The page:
Friday, March 05, 2010

Praise God for the Furnace

From the writings of A. W. Tozer

"It was the enraptured Rutherford who could shout in the midst of serious and painful trials, "Praise God for the hammer, the file and the furnace."

"The hammer is a useful tool, but the nail, if it had feeling and intelligence, could present another side of the story. For the nail knows the hammer only as an opponent, a brutal, merciless enemy who lives to pound it into submission, to beat it down out of sight and clinch it into place. That is the nail's view of the hammer, and it is accurate except for one thing: The nail forgets that both it and the hammer are servants of the same workman. Let the nail but remember that the hammer is held by the workman and all resentment toward it will disappear. The carpenter decides whose head will be beaten next and what hammer shall be used in the beating. That is his sovereign right. When the nail has surrendered to the will of the workman and has gotten a little glimpse of his benign plans for its future it will yield to the hammer without complaint.

"The file is more painful still, for its business is to bite into the soft metal, scraping and eating away the edges till it has shaped the metal to its will. Yet the file has, in truth, no real will in the matter, but serves another master as the metal also does. It is the master and not the file that decides how much shall be eaten away, what shape the metal shall take, and how long the painful filing shall continue. Let the metal accept the will of the master and it will not try to dictate when or how it shall be filed.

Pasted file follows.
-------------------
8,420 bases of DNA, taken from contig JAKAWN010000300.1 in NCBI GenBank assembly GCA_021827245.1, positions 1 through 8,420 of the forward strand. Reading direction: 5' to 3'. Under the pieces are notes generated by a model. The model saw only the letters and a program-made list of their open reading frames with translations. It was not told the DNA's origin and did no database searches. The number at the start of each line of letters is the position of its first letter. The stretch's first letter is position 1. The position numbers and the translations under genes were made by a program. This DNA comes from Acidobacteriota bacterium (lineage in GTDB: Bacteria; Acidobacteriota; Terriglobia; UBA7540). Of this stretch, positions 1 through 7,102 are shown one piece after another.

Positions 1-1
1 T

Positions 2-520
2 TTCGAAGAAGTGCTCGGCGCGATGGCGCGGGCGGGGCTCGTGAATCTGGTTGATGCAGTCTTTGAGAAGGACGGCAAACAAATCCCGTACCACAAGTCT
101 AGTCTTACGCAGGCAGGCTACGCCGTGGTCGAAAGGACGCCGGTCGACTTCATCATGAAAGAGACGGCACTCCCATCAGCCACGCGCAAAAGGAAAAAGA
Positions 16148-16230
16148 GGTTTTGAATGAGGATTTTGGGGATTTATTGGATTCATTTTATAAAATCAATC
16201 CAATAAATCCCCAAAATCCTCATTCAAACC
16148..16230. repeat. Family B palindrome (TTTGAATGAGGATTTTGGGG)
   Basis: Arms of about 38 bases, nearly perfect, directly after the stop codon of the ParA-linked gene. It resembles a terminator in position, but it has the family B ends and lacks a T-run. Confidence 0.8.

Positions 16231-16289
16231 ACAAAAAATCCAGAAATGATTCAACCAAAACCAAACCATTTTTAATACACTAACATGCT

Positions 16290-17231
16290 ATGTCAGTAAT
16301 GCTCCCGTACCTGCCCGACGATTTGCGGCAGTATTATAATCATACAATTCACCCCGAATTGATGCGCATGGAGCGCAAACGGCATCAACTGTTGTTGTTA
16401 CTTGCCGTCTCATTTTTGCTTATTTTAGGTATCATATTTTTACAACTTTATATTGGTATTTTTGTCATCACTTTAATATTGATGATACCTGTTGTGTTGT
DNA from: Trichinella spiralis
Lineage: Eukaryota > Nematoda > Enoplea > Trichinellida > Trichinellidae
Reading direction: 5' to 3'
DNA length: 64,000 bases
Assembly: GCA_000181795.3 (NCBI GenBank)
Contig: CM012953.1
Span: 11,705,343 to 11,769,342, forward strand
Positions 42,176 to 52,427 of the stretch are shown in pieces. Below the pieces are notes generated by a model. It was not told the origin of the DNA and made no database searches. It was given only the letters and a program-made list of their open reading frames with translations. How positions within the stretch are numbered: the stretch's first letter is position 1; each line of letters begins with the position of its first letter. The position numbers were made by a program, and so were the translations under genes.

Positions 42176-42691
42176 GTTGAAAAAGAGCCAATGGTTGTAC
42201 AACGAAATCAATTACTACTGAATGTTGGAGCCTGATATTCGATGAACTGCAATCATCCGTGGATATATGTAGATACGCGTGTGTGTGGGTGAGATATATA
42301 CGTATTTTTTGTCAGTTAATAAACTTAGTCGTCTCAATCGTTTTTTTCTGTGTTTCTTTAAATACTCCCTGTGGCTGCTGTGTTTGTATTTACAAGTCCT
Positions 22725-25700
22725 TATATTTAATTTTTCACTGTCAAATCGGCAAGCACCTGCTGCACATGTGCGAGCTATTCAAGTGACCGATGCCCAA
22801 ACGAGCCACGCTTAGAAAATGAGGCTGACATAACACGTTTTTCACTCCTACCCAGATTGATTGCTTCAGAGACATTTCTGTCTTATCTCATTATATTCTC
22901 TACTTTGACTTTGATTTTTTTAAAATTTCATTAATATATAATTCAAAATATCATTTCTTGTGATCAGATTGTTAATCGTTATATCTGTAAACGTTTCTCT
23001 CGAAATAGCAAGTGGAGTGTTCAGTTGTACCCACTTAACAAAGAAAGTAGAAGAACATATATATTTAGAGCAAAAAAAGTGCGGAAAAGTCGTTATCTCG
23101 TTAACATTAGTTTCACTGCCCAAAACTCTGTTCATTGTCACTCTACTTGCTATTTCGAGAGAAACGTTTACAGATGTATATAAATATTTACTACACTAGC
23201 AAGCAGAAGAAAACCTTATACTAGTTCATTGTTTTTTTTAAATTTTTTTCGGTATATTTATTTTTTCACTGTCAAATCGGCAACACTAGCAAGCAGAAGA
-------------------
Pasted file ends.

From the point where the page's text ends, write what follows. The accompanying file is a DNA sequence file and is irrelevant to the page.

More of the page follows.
"As for the furnace, it is the worst of all. Ruthless and savage, it leaps at every combustible thing that enters it and never relaxes its fury till it has reduced it all to shapeless ashes. All that refuses to burn is melted to a mass of helpless matter, without will or purpose of its own. When everything is melted that will melt and all is burned that will burn, then and not till then the furnace calms down and rests from its destructive fury.

"With all this known to him, how could Rutherford find it in his heart to praise God for the hammer, the file and the furnace? The answer is simply that he loved the Master of the hammer, he adored the Workman who wielded the file, he worshiped the Lord who heated the furnace for the everlasting blessing of His children. He had felt the hammer till its rough beatings no longer hurt; he had endured the file till he had come actually to enjoy its bitings; he had walked with God in the furnace so long that it had become as his natural habitat."


Anonymous said...

It seems man will not accept what his Maker affords him. Whether sickness, economic calamity, or other personal crisis, man now thinks he can be immune and rationalize the problems to another device.

It was once accepted by man that he was helpless. Now he has "things" to comfort him. It was also once that all or most were of the same lot and in the same boat. This was the true equality that so many will espose today under a misguided view. Has the model of God and His children been replaced by a world system of a Big I, and the rest as little u's. Can man no longer be moved by experiences and events and come to an understanding? The nail seems to have gotten more difficult for the hammer to handle.

jim1927 said...

For those of us who knew Tozer personally appreciate is uncanny ability to use the mundane to demonstrate the actions of God and His absolute sovereignty.

His sermons were ever the same, and no wonder he had the attention of all when he spoke.

Thanks for the memory.